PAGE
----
* There are exceptions. While in Japan, I bought Quruli's The World is Mine for over twenty dollars even though I had already downloaded it. The combination of my being a big fan, it's lack of availability in the U.S. and the relatively cheap price compared to other Japanese albums made me buy it.

Hitachino Nest White Ale

Posted November 17, 2005

white-ale_1105.jpgOn Friday I visited Momofuku Noodle Bar for the first time. It was excellent, but that's another story altogether. While eating, I took a chance on a beer called Hitachino Nest White Ale and it was the most exciting beer I've ever had.

Hitachino Nest White Ale is a Japanese beer brewed by Kiuchi Brewery. Their brief description calls it, "A refreshing mildly hopped Belgian styled beer with a complex flavor of coriander, orange peel, nutmeg." It was definitely the spices that grabbed me as the flavor was quite memorable. I'm no beer connoisseur, but I know this was tasty. If you don't trust me, check out its Beer Advocate profile.* Now if you don't trust them, know that the White Ale won a gold medal in the 2004 World Beer Cup. That should do the trick.

The other thing I loved about this beer was its label. It has a decidedly Japenese aesthetic, but is very inviting to me. I probably would have bought it based on the packaging alone.

It seems that you can get Kitachino Nest beers at a Park Slope beer emporium called Bierkraft. The Kiuchi Brewery makes about 10 varieties of Hitachino Nest beer, but I'm not sure how many are available stateside.

* In addition to rating the beer (it currently has an 87), Beer Advocate offer good pairings with food, glassware selection and ideal serving temperature for beers in the Witbier family. Good site.

Pee & Poo Toy

Answers the age-old question, "Can bodily excretions be cute toys?" Absolutely.

Petition for Nike to Create Make McFly's Shoes from Back to the Future II

Oh, I'm so behind this

Various Football Thoughts

Posted November 16, 2005

  • I find the Terrell Owens saga terribly interesting. I've flip-flopped a few times on whether or not the Eagles handled it correctly, but as of this moment I think they did. He's causing more harm than good to the team (despite losing, the Eagles dominated the Cowboys on Monday) and by releasing him they'd lose the option of trading him in addition to giving him more than he deserves. Last week's Monday Morning QB best explained why releasing him is a bad idea (quickly: imagine how others would act if they knew bad behavior could get them out of a contract). Yes, the punishment is harsh, but he deserves it. And he's still getting paid after the suspension. You made your bed T.O, now quit pissing in it.
  • I am a huge Bears fan. Like most, I'm a little skeptical of our success thus far. 6-3 is nice, but we've looked like crap at many times during our five-game win streak. Yes, our defense is the best in the league and we have three solid running backs, but we're going to need Kyle Orton and the passing game to show up if we want to beat the Panthers and earn some respect. I think we can do it, but sloppy mistakes will lose this game. My favorite matchup for this game is the Bears' #1 red-zone defense and the Panthers' #1 red-zone offense. Finally, a Bears game that warrants the nail-biting.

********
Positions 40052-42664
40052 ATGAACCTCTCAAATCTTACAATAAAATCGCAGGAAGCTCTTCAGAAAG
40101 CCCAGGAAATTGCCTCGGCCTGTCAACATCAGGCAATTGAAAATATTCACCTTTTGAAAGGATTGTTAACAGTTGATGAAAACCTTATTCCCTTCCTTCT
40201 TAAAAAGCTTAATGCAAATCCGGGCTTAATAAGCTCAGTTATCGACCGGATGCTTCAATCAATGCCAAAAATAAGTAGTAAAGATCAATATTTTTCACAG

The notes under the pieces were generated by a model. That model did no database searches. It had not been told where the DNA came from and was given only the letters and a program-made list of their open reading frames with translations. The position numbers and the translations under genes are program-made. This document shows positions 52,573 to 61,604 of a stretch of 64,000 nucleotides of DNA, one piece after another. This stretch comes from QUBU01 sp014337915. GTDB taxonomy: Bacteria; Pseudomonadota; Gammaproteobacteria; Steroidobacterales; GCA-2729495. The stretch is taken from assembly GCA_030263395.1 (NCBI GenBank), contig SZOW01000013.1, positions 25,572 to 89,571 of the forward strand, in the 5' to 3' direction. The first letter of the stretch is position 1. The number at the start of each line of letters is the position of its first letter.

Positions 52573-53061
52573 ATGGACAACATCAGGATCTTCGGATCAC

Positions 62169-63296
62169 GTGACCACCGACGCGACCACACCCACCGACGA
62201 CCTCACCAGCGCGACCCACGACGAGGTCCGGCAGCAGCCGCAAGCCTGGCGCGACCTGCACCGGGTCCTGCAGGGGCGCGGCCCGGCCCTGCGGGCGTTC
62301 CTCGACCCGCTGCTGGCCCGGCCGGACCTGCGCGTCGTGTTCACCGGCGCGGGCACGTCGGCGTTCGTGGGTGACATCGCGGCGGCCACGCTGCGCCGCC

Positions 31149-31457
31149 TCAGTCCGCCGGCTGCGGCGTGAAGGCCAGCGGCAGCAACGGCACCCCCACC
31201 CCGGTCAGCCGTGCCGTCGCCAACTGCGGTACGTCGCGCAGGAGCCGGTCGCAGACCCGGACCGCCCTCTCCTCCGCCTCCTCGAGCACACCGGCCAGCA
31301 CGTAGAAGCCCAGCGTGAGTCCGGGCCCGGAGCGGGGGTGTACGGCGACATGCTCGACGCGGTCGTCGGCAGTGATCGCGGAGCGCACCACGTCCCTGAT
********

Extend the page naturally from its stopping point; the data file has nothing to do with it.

• Why are there not more football blogs out there? It seems like the more games in a season, the more popular blogs are for a given sport. My guess is it's all tied to the amount of stat-parsing you can do, but given the fervor of football fans it's somewhat shocking how few blogs there are. The Bears finally have one with Windy City Gridiron, but it hasn't found its groove yet. I've been tempted to start one, but I know I don't have the time and I don't want to subject you all to every Bears thought that pops in my brain.
Sound Opinions Moves to Chicago Public Radio

Ooo, hopefully this means I'll finally get to listen.

I'm Back

Posted November 1, 2005

Wow, that trip was fantastic. Unlike my Italy and France trip from last year, I found Hong Kong and Japan to feel much homey-er. That's probably because they are both large cities like NYC, but this feeling led me to believe I could come back there a number of times and still enjoy myself. That's true more for Tokyo, but I really loved them both.

As you've probably noticed, I've written a travelogue for my Hong Kong adventures and I plan to do the same this week for Japan. I'll also write a more condensed version for those who don't feel like reading about every little thing I did.

In the meantime, you can view my flickr set for Hong Kong or Tokyo. Tokyo is not yet complete and Kyoto is still on the way (expect them tomorrow).

As of right now, I feel like I'm over my jet lag. On Saturday night I was a mess; on Sunday football distracted me from any ill effectss; and yesterday I was worthless again. Finally, today, I felt whole again. Including the switch to standard time, it was a 14 hour difference. I left Tokyo at 4:55pm and arrived at 4:15pm, 40 minutes back in time. Crazy.

Now, I'm getting everything back in gear at work and trying to get back in the groove at home. I feel like I have a million movies to see and a stack of twenty magazines to read. Now it's time to fall asleep watching Infernal Affairs, reliving my Hong Kong days.